Before I saw it up...

Paul M0EYT
 

Hi all,

My MRS has politely asked me to get rid of my SCOT antenna that I've had for a few years. It has a 3 axis steerable dish inside, az/el/roll and the antenna is 1.2M (from memory). It was originally on a ship for Skynet 3/4 comms, before the refits for the currently Skynet 5 satellites, 7.9-8.4GHz up, 7.25-7.75GHz down. My original plan for this antenna was to do automated spectrum monitoring of X-Band milsats, so the spectrum could be rendered as a picture and uploaded to my web site.

So, before I chop it up for disposal, is there anyone on the list that can make use of it?



The antenna is located at my QTH in IO80 (Dorset). If interested, there are a few more pictures at http://pjmarsh.co.uk/scot/

regards,

Paul M0EYT.


122GHz antennas

KENT BRITAIN
 

Got a question for the group.

Having done a lot of work with 94 GHz, I realize just how much fun it is to
align a millimeter system for best performance.   Both focus and
sighting.

The plan is to modulate one of the boards with 1000 Hz AM and test on
the antenna range.  Now the HP415 detector can be connected to the 145 MHz
port and dB's directly read.   And a relatively close object to align the sights on.

Would AM modulation be as simple as connecting a function generator
(or 555 timer) directly to the I Q inputs and hit both with the 1000 Hz in
phase?    I would expect slightly more output that way vs just the I or Q port.
going logic level high.

Kent  G8EMY


Re: Wimo 13cms aerial VSWR

Lou Blasco
 

Hi all,

A quick check on ebay shows later S331 available from 1300 to 3500 GBP. There are others available for much, much less but one wonders about the state of them and shipping gear around the world in case of trouble is not appealing.

Whilst not really a portable device, I've been using a TPI-1001B generator for scalar measurements to 3500MHz and I'm very pleased with the results. Of course, results depend on the quality of your coupler, cables etc.

https://rf-consultant.com/products/tpi-1001-b-signal-generator/

A great feature is the capacity to store your last used generator settings. This means you can put it at the far end of the antenna range to use as the source TX.

Just sayin'

Regards

Lou
VK3ALB




At 00:59 19/11/2019, you wrote:
Alwyn the S331 is indeed useful and unlike it's cheaper predecessor the S251,  has an acceptable frequency accuracy the S251 was 200ppm I seem to recall which is not great on 13cms. However where can you get an S331 for a few hundred pounds?

I would sell my IC-7300 to get an S331!

73

Conrad PA5Y


From: UKMicrowaves@groups.io <UKMicrowaves@groups.io> on behalf of alwyn.seeds1 via Groups.Io <a.seeds@...>
Sent: 15 November 2019 22:23
To: UK Microwaves groups.io <UKMicrowaves@groups.io>
Subject: Re: [UKMicrowaves] Wimo 13cms aerial VSWR

 
Dear All,

Yes, I have always liked the HP8753, but they are not cheap.

Although it is only a scalar analyser, the Anritsu S331 is pretty useful for aerial adjustment.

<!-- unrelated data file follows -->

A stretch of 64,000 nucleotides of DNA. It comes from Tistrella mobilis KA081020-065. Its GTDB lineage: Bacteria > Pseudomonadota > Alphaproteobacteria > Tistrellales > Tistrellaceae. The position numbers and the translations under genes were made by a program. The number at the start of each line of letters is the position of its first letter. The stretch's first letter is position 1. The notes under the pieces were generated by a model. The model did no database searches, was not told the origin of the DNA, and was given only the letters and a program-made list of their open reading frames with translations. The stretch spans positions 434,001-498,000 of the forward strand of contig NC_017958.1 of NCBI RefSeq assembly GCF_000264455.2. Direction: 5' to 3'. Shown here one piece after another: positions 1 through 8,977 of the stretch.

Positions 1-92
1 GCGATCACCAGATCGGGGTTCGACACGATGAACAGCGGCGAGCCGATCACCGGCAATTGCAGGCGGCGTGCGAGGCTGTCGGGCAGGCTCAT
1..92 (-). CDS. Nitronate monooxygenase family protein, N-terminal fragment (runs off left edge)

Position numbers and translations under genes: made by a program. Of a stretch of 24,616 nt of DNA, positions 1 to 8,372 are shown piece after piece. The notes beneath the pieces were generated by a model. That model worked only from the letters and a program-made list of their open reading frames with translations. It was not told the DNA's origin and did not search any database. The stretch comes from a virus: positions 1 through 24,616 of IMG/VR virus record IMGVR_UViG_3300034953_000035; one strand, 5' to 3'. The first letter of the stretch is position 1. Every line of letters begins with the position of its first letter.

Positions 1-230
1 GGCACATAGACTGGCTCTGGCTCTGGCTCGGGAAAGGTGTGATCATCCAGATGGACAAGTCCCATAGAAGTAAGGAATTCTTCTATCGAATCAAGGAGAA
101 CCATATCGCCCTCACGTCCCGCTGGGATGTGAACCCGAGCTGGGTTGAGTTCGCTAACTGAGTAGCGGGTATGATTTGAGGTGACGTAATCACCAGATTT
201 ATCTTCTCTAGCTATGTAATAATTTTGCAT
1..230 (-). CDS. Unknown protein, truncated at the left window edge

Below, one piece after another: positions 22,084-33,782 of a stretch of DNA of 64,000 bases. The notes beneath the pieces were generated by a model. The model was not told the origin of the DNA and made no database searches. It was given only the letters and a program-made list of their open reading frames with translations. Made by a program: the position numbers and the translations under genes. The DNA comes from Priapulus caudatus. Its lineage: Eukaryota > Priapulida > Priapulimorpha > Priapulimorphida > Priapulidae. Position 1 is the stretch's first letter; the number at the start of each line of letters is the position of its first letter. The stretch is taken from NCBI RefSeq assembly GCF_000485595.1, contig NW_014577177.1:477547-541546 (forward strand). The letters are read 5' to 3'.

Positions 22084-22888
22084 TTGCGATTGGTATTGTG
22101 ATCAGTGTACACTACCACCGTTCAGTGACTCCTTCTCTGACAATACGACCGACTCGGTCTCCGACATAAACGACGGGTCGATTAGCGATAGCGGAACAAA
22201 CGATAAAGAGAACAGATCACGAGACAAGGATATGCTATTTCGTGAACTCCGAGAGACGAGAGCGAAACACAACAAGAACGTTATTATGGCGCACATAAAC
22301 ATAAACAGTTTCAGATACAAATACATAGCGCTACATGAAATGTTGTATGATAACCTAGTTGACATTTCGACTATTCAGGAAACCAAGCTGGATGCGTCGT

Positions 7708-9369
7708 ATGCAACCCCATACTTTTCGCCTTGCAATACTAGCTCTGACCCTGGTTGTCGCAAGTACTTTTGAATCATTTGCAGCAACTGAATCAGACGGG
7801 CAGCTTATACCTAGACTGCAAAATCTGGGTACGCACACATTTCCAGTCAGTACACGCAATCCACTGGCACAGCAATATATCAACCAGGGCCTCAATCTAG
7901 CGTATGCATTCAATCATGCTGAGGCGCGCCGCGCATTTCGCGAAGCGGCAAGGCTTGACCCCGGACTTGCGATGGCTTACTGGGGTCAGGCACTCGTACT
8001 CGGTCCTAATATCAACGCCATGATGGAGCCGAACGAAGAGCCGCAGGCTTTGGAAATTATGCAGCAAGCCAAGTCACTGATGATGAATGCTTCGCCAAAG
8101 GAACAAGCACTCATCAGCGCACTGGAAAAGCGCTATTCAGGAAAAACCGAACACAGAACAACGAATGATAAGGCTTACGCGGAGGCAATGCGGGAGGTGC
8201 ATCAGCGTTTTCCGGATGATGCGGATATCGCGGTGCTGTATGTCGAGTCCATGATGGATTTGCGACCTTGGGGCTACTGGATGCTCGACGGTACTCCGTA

Also, its intended for use by riggers, so is compact lightweight and battery powered, so handy in the field.

A few hundred pounds on e-bay is the typical price.

Regards,

Alwyn

_____________________________________________________

Alwyn Seeds, Director
SynOptika Ltd.,
114 Beaufort Street,
London,
SW3 6BU,
England.


SynOptika Ltd., Registered in England and Wales: No. 04606737
Registered Office: 114 Beaufort Street, London, SW3 6BU, United Kingdom.
_____________________________________________________


Re: Wimo 13cms aerial VSWR

Conrad, PA5Y
 

Alwyn the S331 is indeed useful and unlike it's cheaper predecessor the S251,  has an acceptable frequency accuracy the S251 was 200ppm I seem to recall which is not great on 13cms. However where can you get an S331 for a few hundred pounds? 

I would sell my IC-7300 to get an S331!

73

Conrad PA5Y


From: UKMicrowaves@groups.io <UKMicrowaves@groups.io> on behalf of alwyn.seeds1 via Groups.Io <a.seeds@...>
Sent: 15 November 2019 22:23
To: UK Microwaves groups.io <UKMicrowaves@groups.io>
Subject: Re: [UKMicrowaves] Wimo 13cms aerial VSWR
 
Dear All,

Yes, I have always liked the HP8753, but they are not cheap.

Although it is only a scalar analyser, the Anritsu S331 is pretty useful for aerial adjustment.

Also, it’s intended for use by riggers, so is compact lightweight and battery powered, so handy in the field.

A few hundred pounds on e-bay is the typical price.

Regards,

Alwyn

_____________________________________________________

Alwyn Seeds, Director
SynOptika Ltd.,
114 Beaufort Street,
London,
SW3 6BU,
England.


SynOptika Ltd., Registered in England and Wales: No. 04606737
Registered Office: 114 Beaufort Street, London, SW3 6BU, United Kingdom.
_____________________________________________________


Re: Mystery coax part

Wilko
 

Ah! Thank you! This one really had me going "hm hm". Strangely enough it does not have an indication scale for its settings, nor does it have a facility to 'lock' the aluminium slide on the silvered coax tube.

Will see if I can figure out what range it has.

That said, I don't think I am ever going to use it, but prove me wrong HI

Many thanks to all that replied

73 Wilko